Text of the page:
New members of the Nebraska Unicameral were sworn in today, marking the beginning of the new session on the Nebraska Legislature, the 103rd Legislature to be exact.  If you haven’t paid attention to Legislative news in Nebraska before, the beginning of a new session is always a good time to start! Laws passed in the Unicameral affect you just as much as laws passed by Congress or your local City Council…..

read more at Progressive Oasis

jt-trippy-universe replied to your post:OOC

Basically you summarize, analyze and give a review (your take) on the piece. What you liked/didn’t like, what stood out to you, and whether you’d recommend it to others. At least that’s what my English professor wanted last fall.

Okay. That sounds like a plan but how do I start it? Like my teacher gave me a rubric and I’ve done the first part of the intro which is just citing the source but I don’t know what to write for a thesis. The article is basically about this guy who is saying that we should just abandon our constitution all together and start from scratch and then he went on about the amendments and what we could do so we could pass more (basically a lot of it is having unicameral and holding state conventions).
Update on special session bills proposed so far:

Here’s a recap of what the special session of the Nebraska Unicameral has been up to since it began Nov. 1; any bills still in the committee when the special session adjourns are effectively killed:

LB1 – Would let the Public Service Commission make decisions regarding pipeline routes; also would change eminent domain laws (see LB3). Will be debated tomorrow (Thursday) in the full legislature.

LB2 – Provides funding for the special session. Guaranteed to pass.

LB3 – Would make adjustments to Nebraska’s eminent domain laws so that oil/natural gas companies couldn’t employ it until they had the necessary permits; this basic premise is also contained in LB1. Bill is not likely to advance from the Judiciary Committee.

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to be honest I don’t really see the point of an elected house of lords, because the whole point of a second chamber whose purpose is legislative scrutiny is that it’s meritocratic, and meritocracy is not democratic

I do think we either need to abolish the HoL and become unicameral, or reform it. I definitely think sitting governments shouldn/t have any power over HoL appointments and that there should be an independent body (distinct from the government) whose purpose is to identify knowledgeable experts needed for legislative scrutiny

also lifelong peers shouldn’t exist and there should be rolling re-admission of lordship, to weed out peers who never sit in the house

Nueva noticia Tu Noticia Web

New Post has been published on http://tunoticiaweb.com/rinde-protesta-el-nuevo-presidente-de-guatemala-en-sustitucion-de-otto-perez-molina/

Rinde protesta el nuevo presidente de Guatemala, en sustitución de Otto Pérez Molina

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NOTIMEX

  • Alejandro Maldonado Aguirre completará el periodo de gobierno 2012-2016.
  • El extitular de la Corte de Constitucionalidad fue nombrado por el Congreso.
  • Otto Pérez Molina renunció para enfrentar a la justicia acusado de corrupción.

El experimentado jurista, diplomático y político Alejandro Maldonado Aguirre juró este jueves como nuevo presidente de Guatemala para completar el periodo de gobierno 2012-2016, tras la renuncia de Otto Pérez Molina.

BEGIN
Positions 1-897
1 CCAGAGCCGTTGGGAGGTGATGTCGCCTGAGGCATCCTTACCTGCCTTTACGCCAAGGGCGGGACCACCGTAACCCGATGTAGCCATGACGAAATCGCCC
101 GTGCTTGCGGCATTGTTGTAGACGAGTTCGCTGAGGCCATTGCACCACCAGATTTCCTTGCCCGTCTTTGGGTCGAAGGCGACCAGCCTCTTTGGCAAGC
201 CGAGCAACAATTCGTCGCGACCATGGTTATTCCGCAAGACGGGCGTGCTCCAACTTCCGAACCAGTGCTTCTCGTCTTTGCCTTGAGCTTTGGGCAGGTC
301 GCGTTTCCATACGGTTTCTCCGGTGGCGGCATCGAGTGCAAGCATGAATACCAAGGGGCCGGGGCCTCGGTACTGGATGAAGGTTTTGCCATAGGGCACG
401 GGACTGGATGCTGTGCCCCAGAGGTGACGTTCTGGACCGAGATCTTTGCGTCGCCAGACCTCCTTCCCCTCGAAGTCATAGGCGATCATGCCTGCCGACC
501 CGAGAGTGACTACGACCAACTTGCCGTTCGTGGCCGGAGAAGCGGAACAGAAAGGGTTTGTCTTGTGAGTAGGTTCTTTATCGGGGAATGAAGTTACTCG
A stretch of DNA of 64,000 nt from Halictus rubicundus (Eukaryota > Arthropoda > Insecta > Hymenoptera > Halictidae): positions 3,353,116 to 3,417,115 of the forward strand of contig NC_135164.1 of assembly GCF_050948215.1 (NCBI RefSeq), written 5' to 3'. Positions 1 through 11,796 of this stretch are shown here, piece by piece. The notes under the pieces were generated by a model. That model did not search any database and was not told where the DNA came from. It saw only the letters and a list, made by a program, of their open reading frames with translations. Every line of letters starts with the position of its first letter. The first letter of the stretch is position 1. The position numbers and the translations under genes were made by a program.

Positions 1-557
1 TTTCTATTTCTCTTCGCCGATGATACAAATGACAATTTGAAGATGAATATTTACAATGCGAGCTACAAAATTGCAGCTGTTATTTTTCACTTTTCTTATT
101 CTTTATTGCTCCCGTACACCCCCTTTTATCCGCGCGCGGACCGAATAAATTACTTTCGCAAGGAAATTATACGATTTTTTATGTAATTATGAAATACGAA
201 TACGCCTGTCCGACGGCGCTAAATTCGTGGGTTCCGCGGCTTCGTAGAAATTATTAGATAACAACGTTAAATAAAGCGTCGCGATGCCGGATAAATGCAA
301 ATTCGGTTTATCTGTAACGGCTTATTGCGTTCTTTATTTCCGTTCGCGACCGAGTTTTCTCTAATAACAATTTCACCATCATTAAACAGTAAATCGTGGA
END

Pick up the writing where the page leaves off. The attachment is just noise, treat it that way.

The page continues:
El extitular de la Corte de Constitucionalidad fue nombrado por el Congreso de la República para sustituir a Pérez Molina, quien renunció esta madrugada para enfrentar a la justicia acusado de corrupción.

El presidente del Congreso (unicameral con 158 diputados), Luis Rabbé, tomó el juramento de Maldonado Aguirre como presidente de Guatemala en sesión especial del Legislativo.

Luego de un receso, se reanudó la sesión plenaria y a las 14:30 horas locales, ante la junta directiva del Congreso, prestó juramento y se convirtió en jefe de Estado de la nación.

Como establece la Constitución, a falta del mandatario de la República debe asumir el vicepresidente, a quien le da posesión el Congreso. En este caso, Maldonado Aguirre asumió para finalizar el presente periodo de gobierno, que concluirá el 14 de enero próximo.

El nuevo mandatario del país centroamericano juró ejercer con patriotismo el cargo, gobernar en beneficio de la población y velar por que se cumplan las leyes, con respeto a la democracia e independencia de poderes.

“En nombre del pueblo del Guatemala aquí representado, le doy posesión del cargo de presidente para finalizar el presente periodo (2012-2016)”, enfatizó el presidente del Congreso, al darle posesión del cargo a Maldonado Aguirre.

Una vez que se le impusieron las insignias de la primera magistratura, Maldonado Aguirre firmó el “Libro de Oro” del Congreso de la República y se colocó la banda presidencial.

“La violencia no es un derecho”

Con la banda presidencial al pecho subió a la máxima tribuna del Congreso y, ante el pleno parlamentario, dio su primer discurso como mandatario de la nación.

“Pueblo de Guatemala, la renuncia del cargo de presidente de la República, aceptada por el Congreso, dio lugar a que, como marca la ley, asuma esta responsabilidad“, indicó el nuevo mandatario.

“Esa renuncia del presidente (Pérez Molina) ha sido una decisión personal muy difícil, que él valoró en su dimensión de separar la dignidad del cargo, de la responsabilidad individual”, puntualizó.

Asimismo, el nuevo mandatario llamó a la unidad de los guatemaltecos y a evitar la violencia y los enfrentamientos entre hermanos. “La violencia no es un derecho”, sostuvo.

Se refirió también, en forma breve, a la precaria situación económica, política y social del gobierno y se comprometió a enmendar el rumbo del país, en beneficio de la mayoría de la población, en los pocos meses que restan a la administración.

Cerró su primer mensaje presidencial a la nación con una cita del célebre escritor francés Stendhal: “Adiós amigo, intenta no ocupar tu vida en odio y tener miedo”.

El nuevo presidente había reemplazado antes a la vicepresidenta Roxana Baldetti, quien renunció el 8 de mayo pasado tras una investigación de una estructura de corrupción en la autoridad recaudadora de impuestos.

Baldetti, quien enfrenta el proceso en prisión, y Pérez Molina, son señalados de encabezar al grupo criminal denominado “La Línea”, que desde el gobierno cometía contrabando y defraudación tributaria, con un daño al erario público estimado en unos 20 millones de dólares, según medios de comunicación locales.

Source:: Internacional

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Guatemala: Pres. Otto Pérez Molina Resigns, Jailed Amid Corruption Scandal

Guatemala: Pres. Otto Pérez Molina Resigns, Jailed Amid Corruption Scandal

GUATEMALA CITY, Guatemala – Guatemalan President Otto Pérez Molina has resigned from his post just days after he was stripped of his political immunity by the nation’s unicameral Congress of the Republic due to his implication in a vast corruption scheme involving illegal enrichment, bribes and links to criminal groups while Alejandro Maldonado was sworn in as the President of the Republic.